And he said to them, When you pray, say, Our Father which are in heaven, Hallowed be your name. Your kingdom come. Your will be done…
Edwin Booth, the celebrated tragedian, was a man who threw into his impersonations an amount of heart and soul which his originals could scarcely have equalled. He did Richard III. to the life, and more. He had made human passions, emotions, and experiences his life's study. He could not only act, but feel rage, love, despair, hate, ambition, fury, hope, and revenge with a depth and force that amazed his auditors. He transmuted himself into the hero of his impersonation, and he could breathe a power into other men's words which perhaps never was surpassed. And what is rather remarkable, when he was inclined to give illustrations of this faculty to private circles of friends, he nearly always selected some passages from Job, David, or Isaiah, or other holy men of old. When an inquiring young professor of Harvard University went to him by night to ask a little advice or instruction in qualifying himself for an orator, the veteran tragedian opened the Bible and read a few verses from Isaiah in a way that made the Cambridge scholar tremble with awe, as if the prophet had risen from the dead and was uttering his sublime visions in his ears. He was then residing in Baltimore, and a pious, urbane old gentleman of the city, hearing of his wonderful power of elocution, one day invited him to dinner, although strongly deprecating the stage. A large company sat down to the table, and on returning to the drawing-room, they requested Booth, as a special favour to them all, to repeat the Lord's Prayer. He signified his willingness to gratify them, and all eyes were fixed upon him. He slowly and reverentially arose from his chair, trembling with the burden of two great conceptions. He had to realize the character, attributes, and presence of the Almighty Being he was to address. He was to transform himself into a poor, sinning, stumbling, benighted, needy suppliant, offering homage, asking bread, pardon, light and guidance. Says one of the company present: It was wonderful to watch the play of emotions that convulsed his countenance. He became deathly pale, and his eyes, turned tremblingly upwards, were wet with tears. As yet he had not spoken. The silence could be felt; it had become absolutely painful, until at last the spell was broken as if by an electric shock, as his rich-toned voice, from white lips, syllabled forth, "Our Father, which art in heaven," etc., with a pathos and fervid solemnity that thrilled all hearts. He finished; the silence continued; not a voice was heard, nor a muscle moved, in his rapt audience, until, from a remote corner of the room, a subdued sob was heard, and the old gentleman (the host) stepped forward, with streaming eyes and tottering frame, and seized Booth by the hand. "Sir," said he, in broken accents, "you have afforded me a pleasure for which my whole future life will feel grateful. I am an old man, and every day, from boyhood to the present time, I thought I had repeated the Lord's Prayer; but I never heard it before — never!" "You are right," replied Boeth; "to read that prayer as it should be read caused me the severest study and labour for thirty years, and I am far from being satisfied with my success."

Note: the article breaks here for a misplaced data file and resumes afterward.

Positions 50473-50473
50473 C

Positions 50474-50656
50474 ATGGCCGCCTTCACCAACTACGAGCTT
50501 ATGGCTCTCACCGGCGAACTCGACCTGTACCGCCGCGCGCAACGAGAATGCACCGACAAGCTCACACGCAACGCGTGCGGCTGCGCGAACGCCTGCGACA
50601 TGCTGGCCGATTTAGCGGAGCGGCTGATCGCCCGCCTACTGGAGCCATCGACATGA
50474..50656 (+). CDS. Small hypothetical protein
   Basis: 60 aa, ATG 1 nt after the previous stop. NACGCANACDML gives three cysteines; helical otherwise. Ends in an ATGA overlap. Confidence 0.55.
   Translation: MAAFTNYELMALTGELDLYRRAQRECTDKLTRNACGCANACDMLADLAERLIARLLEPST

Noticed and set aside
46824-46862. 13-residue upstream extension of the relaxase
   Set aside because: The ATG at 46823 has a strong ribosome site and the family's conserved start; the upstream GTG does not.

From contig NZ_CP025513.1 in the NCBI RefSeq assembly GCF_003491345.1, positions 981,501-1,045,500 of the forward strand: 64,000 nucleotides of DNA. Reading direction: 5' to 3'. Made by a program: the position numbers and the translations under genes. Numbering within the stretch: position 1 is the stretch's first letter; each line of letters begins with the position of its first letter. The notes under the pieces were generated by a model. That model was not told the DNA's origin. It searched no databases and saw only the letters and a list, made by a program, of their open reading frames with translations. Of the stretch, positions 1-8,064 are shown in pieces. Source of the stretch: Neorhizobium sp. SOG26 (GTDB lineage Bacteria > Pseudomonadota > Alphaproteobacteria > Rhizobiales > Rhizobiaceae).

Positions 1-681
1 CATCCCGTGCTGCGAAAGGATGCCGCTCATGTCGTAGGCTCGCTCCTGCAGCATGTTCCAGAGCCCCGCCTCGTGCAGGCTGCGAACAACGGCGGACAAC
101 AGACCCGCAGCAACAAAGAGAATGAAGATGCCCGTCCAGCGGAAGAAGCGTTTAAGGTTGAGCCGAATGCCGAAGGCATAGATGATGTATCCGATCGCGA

Parallel VersesKJV: And he said unto them, When ye pray, say, Our Father which art in heaven, Hallowed be thy name. Thy kingdom come. Thy will be done, as in heaven, so in earth.